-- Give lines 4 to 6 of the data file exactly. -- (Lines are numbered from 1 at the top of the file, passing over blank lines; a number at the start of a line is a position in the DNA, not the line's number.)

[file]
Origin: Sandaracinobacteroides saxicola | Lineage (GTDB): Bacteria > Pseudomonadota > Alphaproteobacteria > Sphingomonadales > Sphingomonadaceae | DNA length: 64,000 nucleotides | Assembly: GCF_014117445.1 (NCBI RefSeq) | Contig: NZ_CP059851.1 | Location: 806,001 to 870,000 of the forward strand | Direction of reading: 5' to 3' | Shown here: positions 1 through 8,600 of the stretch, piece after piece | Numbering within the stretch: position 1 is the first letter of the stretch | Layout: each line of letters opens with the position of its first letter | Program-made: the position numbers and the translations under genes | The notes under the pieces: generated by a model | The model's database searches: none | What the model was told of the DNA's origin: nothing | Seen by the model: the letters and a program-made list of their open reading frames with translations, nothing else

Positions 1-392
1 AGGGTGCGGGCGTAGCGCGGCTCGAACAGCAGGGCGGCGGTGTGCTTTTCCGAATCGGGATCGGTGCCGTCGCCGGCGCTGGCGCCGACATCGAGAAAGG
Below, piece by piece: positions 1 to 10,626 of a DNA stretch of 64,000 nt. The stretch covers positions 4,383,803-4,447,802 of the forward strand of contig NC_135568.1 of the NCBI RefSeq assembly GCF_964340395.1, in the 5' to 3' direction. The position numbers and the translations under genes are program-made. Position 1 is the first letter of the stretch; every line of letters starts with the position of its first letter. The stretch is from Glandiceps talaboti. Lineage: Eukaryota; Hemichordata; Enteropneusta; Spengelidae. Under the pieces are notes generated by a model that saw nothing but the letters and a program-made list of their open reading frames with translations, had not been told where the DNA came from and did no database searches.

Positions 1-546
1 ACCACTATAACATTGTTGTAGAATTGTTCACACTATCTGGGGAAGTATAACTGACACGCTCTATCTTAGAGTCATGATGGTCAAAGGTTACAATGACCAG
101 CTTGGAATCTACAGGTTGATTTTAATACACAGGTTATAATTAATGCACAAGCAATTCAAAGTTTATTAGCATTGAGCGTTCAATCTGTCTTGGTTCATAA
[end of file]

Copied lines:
Below, piece by piece: positions 1 to 10,626 of a DNA stretch of 64,000 nt. The stretch covers positions 4,383,803-4,447,802 of the forward strand of contig NC_135568.1 of the NCBI RefSeq assembly GCF_964340395.1, in the 5' to 3' direction. The position numbers and the translations under genes are program-made. Position 1 is the first letter of the stretch; every line of letters starts with the position of its first letter. The stretch is from Glandiceps talaboti. Lineage: Eukaryota; Hemichordata; Enteropneusta; Spengelidae. Under the pieces are notes generated by a model that saw nothing but the letters and a program-made list of their open reading frames with translations, had not been told where the DNA came from and did no database searches.

Positions 1-546
1 ACCACTATAACATTGTTGTAGAATTGTTCACACTATCTGGGGAAGTATAACTGACACGCTCTATCTTAGAGTCATGATGGTCAAAGGTTACAATGACCAG